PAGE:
Philadelphia Flyers’ Pride Night sparks controversy

PITTSBURGH, PA - MARCH 25: Ivan Provorov #9 of the Philadelphia Flyers skates against the Pittsburgh Penguins at PPG Paints Arena on March 25, 2018 in Pittsburgh, Pennsylvania. (Photo by Joe Sargent/NHLI via Getty Images) *** Local Caption ***

The Philadelphia Flyers hosted a Pride Night during a home game on Jan. 17, where celebrations included team-issued jerseys that players wore during the pregame warmup. 

But Russian defenceman Ivan Provorov decided not to participate in the night’s festivities by sitting out of the warmup.

“I respect everyone and their choices but I chose to stay true to myself and my religion,” Provorov told reporters after the game.

After the game, the NHL issued a statement reaffirming that hockey is for everyone and that Ivan’s choice to not wear the jersey does not deter him from playing. They also acknowledged that it is a choice to wear these jerseys and he had the right to refuse.

 Head coach of the Philadelphia Flyers, John Tortorlella, said this situation shouldn’t be an “issue” and that he supports all his players’ decisions. 

This act against the 2SLGBTQIA+ movement has many students at St. Thomas University questioning whether religion is an acceptable excuse and if the action taken at the Flyers’ game is worth discussing.

“If you were raised in a religion with a specific belief and you are forced to wear a jersey that counters it, you should have a choice,” said second year STU student Jacie Black.

Black said a simple task, like not wearing a jersey, can also not be simple at the same time due to the global nature of the 2SLGBTQIA+ movement.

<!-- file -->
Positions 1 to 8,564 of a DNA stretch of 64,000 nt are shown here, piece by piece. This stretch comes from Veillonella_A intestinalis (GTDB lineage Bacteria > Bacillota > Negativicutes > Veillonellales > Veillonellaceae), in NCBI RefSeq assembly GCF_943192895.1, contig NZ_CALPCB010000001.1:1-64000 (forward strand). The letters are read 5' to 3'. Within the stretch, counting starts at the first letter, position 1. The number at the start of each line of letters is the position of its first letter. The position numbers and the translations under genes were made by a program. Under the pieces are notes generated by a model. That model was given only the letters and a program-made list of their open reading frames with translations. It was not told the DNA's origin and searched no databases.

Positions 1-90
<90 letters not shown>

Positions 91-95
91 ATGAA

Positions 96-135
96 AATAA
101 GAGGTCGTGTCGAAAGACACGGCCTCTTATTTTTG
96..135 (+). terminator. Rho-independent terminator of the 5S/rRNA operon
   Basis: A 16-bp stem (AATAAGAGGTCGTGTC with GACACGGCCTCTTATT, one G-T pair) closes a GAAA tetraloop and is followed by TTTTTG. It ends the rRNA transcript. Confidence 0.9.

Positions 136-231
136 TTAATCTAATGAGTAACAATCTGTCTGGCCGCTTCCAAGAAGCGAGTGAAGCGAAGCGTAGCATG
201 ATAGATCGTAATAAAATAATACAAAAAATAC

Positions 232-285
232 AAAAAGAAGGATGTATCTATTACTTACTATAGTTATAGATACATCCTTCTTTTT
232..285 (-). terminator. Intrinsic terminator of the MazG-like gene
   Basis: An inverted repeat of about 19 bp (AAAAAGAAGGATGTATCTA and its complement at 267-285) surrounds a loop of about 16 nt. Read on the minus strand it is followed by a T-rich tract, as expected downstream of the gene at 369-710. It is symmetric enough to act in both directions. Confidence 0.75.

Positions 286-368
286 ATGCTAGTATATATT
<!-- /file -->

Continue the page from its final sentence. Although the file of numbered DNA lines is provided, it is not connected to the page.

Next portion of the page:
“It’s hard to change someone’s mindset with events like this, but no one is ever closed off to change,” said Black. “I think it’s good because you’re throwing awareness into things that people do as a routine, like watching their favourite hockey team.”

Joseph Debly, a second year student at STU, identifies as part of the 2SLGBTQIA+ community. He believes that actions taken like not wearing a jersey are harmful to young, vulnerable queer people.

“It’s going to encourage Provorov’s younger fans who look up to him to also be homophobic and hateful on the basis of religion as an excuse,” he said. 

Debly said that Pride nights, similar to the Flyers, are helpful to the community by spreading awareness and sparking conversation, which he deems as “the only way people are going to learn.”

“I see so many people celebrate Pride and move on, but it’s not about that,” he said. “It’s about recognizing people as people saying ‘I’m here to support you and acknowledge the difference between us.’”